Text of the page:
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20 Comments

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20 responses to “Alone Time? Me? No Way!!

  1. Wolfie is so wise, isn’t she? Thanks for sharing her words with us. They will come in handy while I’m snowbound with two excited minxes today!

    • TKW, you always make me smile. “Excited minxes.” Eeesh. I refer to my sons as devil children, but always with a smile.

      Stay tuned for tomorrow. That’s where all the specific suggestions are. (That Amber – she is good with a cliffhanger!!)

      🙂

  2. “Listen up, please. It’s not possible. No one can do it all alone. Furthermore, I don’t believe we are meant to. And nor is it the best thing for our kids.”

    I’m pretty sure the above words should be in bold.

    Working and mothering and home-keeping and husband-time-making…it all exhausts me. Like many I feel like I have too much on my plate and I am excelling at nothing, only just surviving. I’m tired of feeling like a failure. I’m tired of prioritizing. I’m tired of always thinking that my best isn’t good enough.

    So would someone please come make dinner for me tonight? It would make the day a bit more enjoyable to know that that big-little thing is taken care of. 🙂

  3. Love this post. Thanks for sharing. I hope I can look for opportunities to help others as well!

  4. Wolf is amazingly wise, isn’t she?

  5. Wonderful post! I definitely don’t think we can do it all by ourselves. My husband makes it possible for me (not to do it ALL but to do what is important to me), but I know we are very lucky and that it may not always be this way.

  6. Brilliant! Isn’t it amazing in the blogging world how people we read will write about exactly what we needed to read on a given day? Not just coincidence!

    • Hi Kimberly. I’ve also found that sometimes on exactly the day I need something most, it’s right there – on one of my favorite blogs. I love it. It’s sort of a mysterious convergence of forces. A little bit of magic. Who would’ve thought?

  7. Eva

    Oh, I’m so glad you’re sharing this. So helpful! Not only the specifics about how to get alone time, but the reminder that we all need a break.

    • Eva – you said a mouthful. Kids or no kids, people need a break. One of the advantages I’ve had in my life is living in France, on more than one occasion. And my kids are half European as well. In other countries, 5 and 6 weeks of vacation a year, in addition to national holidays is the norm. It is recognized that people will burn out, and that families need time together.

      I think one of our greatest struggles in this country is the fact that when you move from employer to employer (if you are so lucky), each time, you are reset to zero (or at best, 2 weeks) when it comes to vacation.

      When will our society realize that one of the reasons families have so many problems is because we’re all exhausted? We need time together, time away, time to breathe, and time enough to truly unwind. I wonder what that might do for our overall mental, physical, and spiritual health and well-being.

  8. Eva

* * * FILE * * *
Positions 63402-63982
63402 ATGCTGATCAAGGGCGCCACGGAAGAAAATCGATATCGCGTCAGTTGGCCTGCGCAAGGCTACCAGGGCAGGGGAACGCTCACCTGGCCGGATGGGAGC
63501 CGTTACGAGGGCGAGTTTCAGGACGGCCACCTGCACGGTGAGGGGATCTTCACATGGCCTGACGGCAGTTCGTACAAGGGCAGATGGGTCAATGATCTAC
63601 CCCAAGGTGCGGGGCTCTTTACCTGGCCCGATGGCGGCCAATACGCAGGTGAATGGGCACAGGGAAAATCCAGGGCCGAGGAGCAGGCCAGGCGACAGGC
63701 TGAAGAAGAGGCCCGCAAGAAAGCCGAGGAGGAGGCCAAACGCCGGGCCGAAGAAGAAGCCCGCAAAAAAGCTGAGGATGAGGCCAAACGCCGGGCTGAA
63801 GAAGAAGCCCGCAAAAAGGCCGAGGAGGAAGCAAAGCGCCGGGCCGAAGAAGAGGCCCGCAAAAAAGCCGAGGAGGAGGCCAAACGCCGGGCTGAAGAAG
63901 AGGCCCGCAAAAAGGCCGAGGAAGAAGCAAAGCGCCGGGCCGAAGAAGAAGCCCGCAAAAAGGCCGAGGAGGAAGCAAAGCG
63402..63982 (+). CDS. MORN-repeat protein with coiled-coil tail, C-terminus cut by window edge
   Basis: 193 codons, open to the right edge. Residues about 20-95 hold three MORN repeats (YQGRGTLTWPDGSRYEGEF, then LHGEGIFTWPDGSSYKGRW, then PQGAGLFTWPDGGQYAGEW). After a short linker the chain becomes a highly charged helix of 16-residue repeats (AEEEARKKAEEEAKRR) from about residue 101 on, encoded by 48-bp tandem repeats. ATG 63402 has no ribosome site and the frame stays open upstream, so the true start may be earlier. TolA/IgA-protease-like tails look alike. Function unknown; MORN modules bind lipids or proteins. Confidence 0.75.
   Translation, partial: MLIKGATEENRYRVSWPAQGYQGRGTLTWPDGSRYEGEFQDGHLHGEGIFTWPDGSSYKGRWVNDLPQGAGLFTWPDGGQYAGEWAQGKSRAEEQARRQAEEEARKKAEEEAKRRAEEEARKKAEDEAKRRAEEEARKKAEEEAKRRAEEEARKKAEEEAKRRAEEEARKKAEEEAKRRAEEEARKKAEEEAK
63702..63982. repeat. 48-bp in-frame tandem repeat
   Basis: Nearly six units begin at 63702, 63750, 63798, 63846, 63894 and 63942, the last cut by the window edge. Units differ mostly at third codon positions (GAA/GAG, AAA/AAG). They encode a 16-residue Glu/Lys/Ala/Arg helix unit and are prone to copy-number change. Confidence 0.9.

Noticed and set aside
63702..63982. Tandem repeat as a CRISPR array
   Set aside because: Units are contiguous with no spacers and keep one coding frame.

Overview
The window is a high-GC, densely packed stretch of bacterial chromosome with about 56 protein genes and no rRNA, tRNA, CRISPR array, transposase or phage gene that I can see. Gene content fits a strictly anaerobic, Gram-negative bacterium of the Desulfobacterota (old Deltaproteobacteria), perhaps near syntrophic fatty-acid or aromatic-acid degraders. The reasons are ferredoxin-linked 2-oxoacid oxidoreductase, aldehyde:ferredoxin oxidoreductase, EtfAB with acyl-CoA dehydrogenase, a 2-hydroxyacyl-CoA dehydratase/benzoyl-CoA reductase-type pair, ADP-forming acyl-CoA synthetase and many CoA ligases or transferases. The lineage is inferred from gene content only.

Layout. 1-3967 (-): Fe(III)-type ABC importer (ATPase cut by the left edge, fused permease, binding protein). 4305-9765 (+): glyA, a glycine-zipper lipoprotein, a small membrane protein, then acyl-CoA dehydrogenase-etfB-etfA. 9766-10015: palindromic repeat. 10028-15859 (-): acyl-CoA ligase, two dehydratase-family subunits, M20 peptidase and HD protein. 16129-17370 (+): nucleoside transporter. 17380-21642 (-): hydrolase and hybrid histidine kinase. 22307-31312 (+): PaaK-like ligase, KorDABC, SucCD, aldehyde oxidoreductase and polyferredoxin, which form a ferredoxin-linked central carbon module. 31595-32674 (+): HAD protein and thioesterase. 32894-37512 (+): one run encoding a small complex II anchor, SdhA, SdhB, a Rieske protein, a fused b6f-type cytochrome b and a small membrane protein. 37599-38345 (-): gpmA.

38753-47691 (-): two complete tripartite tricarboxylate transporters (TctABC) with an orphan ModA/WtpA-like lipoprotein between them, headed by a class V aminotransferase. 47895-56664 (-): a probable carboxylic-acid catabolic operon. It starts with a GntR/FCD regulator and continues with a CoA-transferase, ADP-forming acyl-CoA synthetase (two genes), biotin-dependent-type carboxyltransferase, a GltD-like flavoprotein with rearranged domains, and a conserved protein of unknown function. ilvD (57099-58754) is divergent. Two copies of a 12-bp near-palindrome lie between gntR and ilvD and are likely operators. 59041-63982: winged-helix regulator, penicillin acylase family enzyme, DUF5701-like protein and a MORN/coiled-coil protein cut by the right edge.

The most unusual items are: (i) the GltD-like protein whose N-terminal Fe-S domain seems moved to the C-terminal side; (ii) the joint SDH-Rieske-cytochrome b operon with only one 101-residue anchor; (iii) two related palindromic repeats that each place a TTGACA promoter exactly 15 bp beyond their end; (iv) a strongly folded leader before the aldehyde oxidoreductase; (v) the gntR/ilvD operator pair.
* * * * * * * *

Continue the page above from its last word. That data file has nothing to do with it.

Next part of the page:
PS – I would totally babysit your kids if I lived anywhere near you!

  9. unabridgedgirl

    Loved this post, Amber, and glad that Wolf let you post this, too! I’m not married or a mother, but sometimes I need a break as well. Also, I would totally help you out if I could, so you could have alone time!

    • Kenzie, EVERYONE needs a break. I believe you are busy with work and school, thus you need MENTAL and PHYSICAL breaks. I really hope today’s suggestions and yesterday’s post help you find those breaks. : )

  10. I echo the sentiments of other commenters, my dear Wolf you are a very wise lady and I’m so glad you share with us. This post comes a good time, on a day when I just feel profoundly tired and want to curl in a ball and cry. But, I’ll trudge on, pick up my boys from care, head home and do the dinner hour madness on my own (why do I allow that to happen) and try to find some sanity late in the day. I’m pretty good at setting aside time for my self, the problem is I usually wait until a majority of things are done, so that time comes only when I am tired and can’t enjoy it as I would hope. I’m inspired after reading this to find me an angel or two. I think I need one just now.

  11. It’s funny the things that stick with you. I read an article in a waiting room once and I remember nothing about it except that the author’s mother refused to feel guilty for working. This set the tone for pride and prioritizing for the rest of the author’s life, and what I took from that is to not feel guilty for doing what needs to be done – whether it be working, taking a break, or whatever.

    To put it another way – when Mom’s not happy, no one is. Happy Mom = Happy Family.

  12. So true. We surely have our limits. And there are angels everywhere.

    But there is a real power in admitting that we cannot do everything.

  13. Pingback: I Can Find Alone Time! « Making the Moments Count

  14. How on earth did I miss this post yesterday, Amber and BLW? I know. Harried and hurried I never got to everything I wanted to get to.

    Do I love Wolfie? Who lends a helping hand right here on our village of the Internet to a lovely young mom like Amber? Who is showing us exactly how to be an angel?